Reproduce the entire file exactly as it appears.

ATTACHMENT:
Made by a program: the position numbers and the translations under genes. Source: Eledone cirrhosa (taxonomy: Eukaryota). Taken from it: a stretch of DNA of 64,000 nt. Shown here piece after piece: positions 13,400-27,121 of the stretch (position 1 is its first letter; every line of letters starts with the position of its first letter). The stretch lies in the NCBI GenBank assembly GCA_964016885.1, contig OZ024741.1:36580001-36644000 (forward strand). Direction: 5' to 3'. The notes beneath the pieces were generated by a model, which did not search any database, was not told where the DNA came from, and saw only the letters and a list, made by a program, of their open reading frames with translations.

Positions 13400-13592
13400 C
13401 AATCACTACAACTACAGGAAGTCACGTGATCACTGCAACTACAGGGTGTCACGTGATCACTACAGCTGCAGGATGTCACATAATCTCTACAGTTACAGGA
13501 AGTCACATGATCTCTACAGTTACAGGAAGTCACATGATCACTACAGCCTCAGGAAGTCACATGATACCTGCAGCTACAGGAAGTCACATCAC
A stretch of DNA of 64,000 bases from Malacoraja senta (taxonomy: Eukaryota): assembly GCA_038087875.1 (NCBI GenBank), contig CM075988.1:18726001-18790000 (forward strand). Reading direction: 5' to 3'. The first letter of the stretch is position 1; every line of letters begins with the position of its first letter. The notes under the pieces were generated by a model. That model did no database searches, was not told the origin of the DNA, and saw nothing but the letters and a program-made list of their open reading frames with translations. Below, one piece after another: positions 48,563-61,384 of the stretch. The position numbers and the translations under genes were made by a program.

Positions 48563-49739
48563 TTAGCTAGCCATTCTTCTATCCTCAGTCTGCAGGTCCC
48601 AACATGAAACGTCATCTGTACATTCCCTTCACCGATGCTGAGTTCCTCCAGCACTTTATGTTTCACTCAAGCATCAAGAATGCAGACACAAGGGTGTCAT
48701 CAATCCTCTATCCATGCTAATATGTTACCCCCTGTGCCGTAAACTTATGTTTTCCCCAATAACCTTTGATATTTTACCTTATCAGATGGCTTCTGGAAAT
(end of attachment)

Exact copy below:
Made by a program: the position numbers and the translations under genes. Source: Eledone cirrhosa (taxonomy: Eukaryota). Taken from it: a stretch of DNA of 64,000 nt. Shown here piece after piece: positions 13,400-27,121 of the stretch (position 1 is its first letter; every line of letters starts with the position of its first letter). The stretch lies in the NCBI GenBank assembly GCA_964016885.1, contig OZ024741.1:36580001-36644000 (forward strand). Direction: 5' to 3'. The notes beneath the pieces were generated by a model, which did not search any database, was not told where the DNA came from, and saw only the letters and a list, made by a program, of their open reading frames with translations.

Positions 13400-13592
13400 C
13401 AATCACTACAACTACAGGAAGTCACGTGATCACTGCAACTACAGGGTGTCACGTGATCACTACAGCTGCAGGATGTCACATAATCTCTACAGTTACAGGA
13501 AGTCACATGATCTCTACAGTTACAGGAAGTCACATGATCACTACAGCCTCAGGAAGTCACATGATACCTGCAGCTACAGGAAGTCACATCAC
A stretch of DNA of 64,000 bases from Malacoraja senta (taxonomy: Eukaryota): assembly GCA_038087875.1 (NCBI GenBank), contig CM075988.1:18726001-18790000 (forward strand). Reading direction: 5' to 3'. The first letter of the stretch is position 1; every line of letters begins with the position of its first letter. The notes under the pieces were generated by a model. That model did no database searches, was not told the origin of the DNA, and saw nothing but the letters and a program-made list of their open reading frames with translations. Below, one piece after another: positions 48,563-61,384 of the stretch. The position numbers and the translations under genes were made by a program.

Positions 48563-49739
48563 TTAGCTAGCCATTCTTCTATCCTCAGTCTGCAGGTCCC
48601 AACATGAAACGTCATCTGTACATTCCCTTCACCGATGCTGAGTTCCTCCAGCACTTTATGTTTCACTCAAGCATCAAGAATGCAGACACAAGGGTGTCAT
48701 CAATCCTCTATCCATGCTAATATGTTACCCCCTGTGCCGTAAACTTATGTTTTCCCCAATAACCTTTGATATTTTACCTTATCAGATGGCTTCTGGAAAT